“I went to work for Hawaii Five-O. And that was an absolute culture shock because they have—what people have heard and it’s true—the aloha spirit. And so they handle their crime the same way.”
Debbi: [00:15:28] How very civil.
David: [00:15:28] How civilized. Exactly. So it was an interesting place. But also, even though there’s 1.3 million people in the state of Hawaii, 900,000 of them were on Oahu. But even so, everybody knows everybody else. So you can’t do any kind of investigation without everybody finding out about it. So that was an interesting, you know, in California, Southern California. You know, a crook comes through from L.A. and holds up a bank. It’s hard to backtrack him. But in Hawaii, it’s interesting. It is the safest city for its size in the United States, which wasn’t a place I need to go to because I wanted one action.
Debbi: [00:16:10] Well, I still envy you getting to live in Hawaii. Although I’m sure it was probably expensive. Do you have any advice for listeners who either want to go into law enforcement or would like to write about it?
David: [00:16:28] Sure, law enforcement is a fun career. And even though people are saying, society is disgruntled toward law enforcement right now, the pendulum keeps swinging back and forth and it’ll come back again. But still, it’s a fun job. I would never do it now. What with all the cameras and videos and media, because that’s not the way I was brought up in law enforcement. I don’t think I could deal with all that. But if you’re just starting out and that’s what you’re used to, I would say I still highly recommend the job, but it’s a fun job. As far as writing, if you want to write about law enforcement, there are different ways that I would do it if I wasn’t a cop. I would go on ride-alongs for one, but also the citizen patrol program that most agencies have. They have the citizens patrol academy. You get to go and learn laws of arrest and actually puts you in your own car. You drive around and you call out different situations to the cops that come out and handle them. So you really get a firsthand look and training by the cops and it’s all free and it’s all volunteer. So I think that would be the best way to get into it.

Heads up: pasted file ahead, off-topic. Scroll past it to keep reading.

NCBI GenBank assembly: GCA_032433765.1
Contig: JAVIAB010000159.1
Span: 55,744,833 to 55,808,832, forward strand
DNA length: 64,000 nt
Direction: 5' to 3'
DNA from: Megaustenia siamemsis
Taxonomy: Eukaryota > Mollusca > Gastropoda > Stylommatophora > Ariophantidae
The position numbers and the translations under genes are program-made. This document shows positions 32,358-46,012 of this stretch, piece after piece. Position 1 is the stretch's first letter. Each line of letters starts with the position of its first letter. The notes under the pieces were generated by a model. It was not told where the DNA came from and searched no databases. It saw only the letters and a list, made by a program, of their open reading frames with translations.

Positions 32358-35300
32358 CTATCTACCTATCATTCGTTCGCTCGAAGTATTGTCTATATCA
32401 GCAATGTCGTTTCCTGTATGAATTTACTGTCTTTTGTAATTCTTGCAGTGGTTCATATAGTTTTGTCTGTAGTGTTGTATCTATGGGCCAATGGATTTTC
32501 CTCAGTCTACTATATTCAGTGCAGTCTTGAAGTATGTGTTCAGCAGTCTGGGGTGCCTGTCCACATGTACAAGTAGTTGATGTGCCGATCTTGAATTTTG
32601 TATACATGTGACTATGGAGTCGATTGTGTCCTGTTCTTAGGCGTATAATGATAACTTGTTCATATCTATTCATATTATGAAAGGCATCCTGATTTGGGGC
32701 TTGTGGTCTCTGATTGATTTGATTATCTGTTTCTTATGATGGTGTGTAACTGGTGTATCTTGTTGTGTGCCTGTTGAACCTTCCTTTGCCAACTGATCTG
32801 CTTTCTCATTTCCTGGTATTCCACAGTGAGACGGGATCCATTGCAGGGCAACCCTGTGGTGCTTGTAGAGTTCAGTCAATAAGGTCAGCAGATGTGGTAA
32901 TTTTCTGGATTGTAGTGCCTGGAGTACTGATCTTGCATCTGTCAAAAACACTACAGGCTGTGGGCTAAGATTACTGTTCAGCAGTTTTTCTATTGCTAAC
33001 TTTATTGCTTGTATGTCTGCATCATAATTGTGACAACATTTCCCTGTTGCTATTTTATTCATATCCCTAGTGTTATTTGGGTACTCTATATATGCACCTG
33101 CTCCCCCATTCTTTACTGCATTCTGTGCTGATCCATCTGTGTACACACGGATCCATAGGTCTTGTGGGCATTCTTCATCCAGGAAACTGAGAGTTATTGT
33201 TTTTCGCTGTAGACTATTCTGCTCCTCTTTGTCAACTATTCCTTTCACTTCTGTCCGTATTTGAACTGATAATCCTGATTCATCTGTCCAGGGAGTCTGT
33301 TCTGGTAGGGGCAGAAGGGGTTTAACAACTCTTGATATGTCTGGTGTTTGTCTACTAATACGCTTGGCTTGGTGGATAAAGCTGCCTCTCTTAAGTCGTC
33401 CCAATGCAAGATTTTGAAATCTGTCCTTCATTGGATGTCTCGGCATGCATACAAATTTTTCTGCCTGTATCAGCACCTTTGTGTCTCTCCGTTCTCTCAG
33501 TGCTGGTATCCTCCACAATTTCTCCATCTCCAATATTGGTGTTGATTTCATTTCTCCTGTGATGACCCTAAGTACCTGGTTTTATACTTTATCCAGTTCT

Debbi: [00:17:40] That’s fantastic. Good advice. Have you ever had any thoughts about who would play Bruno Johnson if they made it into a movie?
David: [00:17:53] Sure. Denzel Washington is the first one. Will Smith. You know, those kind of guys. But, you know, that’s pie in the sky. Any great actor.
Debbi: [00:18:07] Well, why not?
David: [00:18:11] Exactly. Yeah. And the father’s a good character, too. You know, Morgan Freeman would do an excellent job as Bruno’s father.
Debbi: [00:18:19] Well, I could see that. Yeah. Is there anything else you’d like to talk about before we finish up?
David: [00:18:26] No. We’ve covered it pretty well.
Debbi: [00:18:30] Okay. So in any case, it was really great to have you on. David, thank you so much for being here.
David: [00:18:38] Thank you very much for having me.
Debbi: [00:18:39] It’s my pleasure. And as always, I’d like to remind you to please, please leave a review of the podcast on your service of choice, whether that’s iTunes, Stitcher, or another host. Please leave a review for the podcast if you enjoyed it. If you’re watching on YouTube, don’t hesitate to like and share the video if you wish. Also, I’m continuing to add content accessible only to supporters on my Patreon page for the podcast. My Patreon page link is on my web site, www[dot]DebbieMack[dot]com. And finally, I have a surprise guest coming on next week. It’s rather unusual for me to do an interview one week after the next, but he just released his latest book in the Elvis Cole/Joe Pike private eye series. I’m speaking of bestselling author Robert Crais. Until next time, thanks for listening, and happy reading.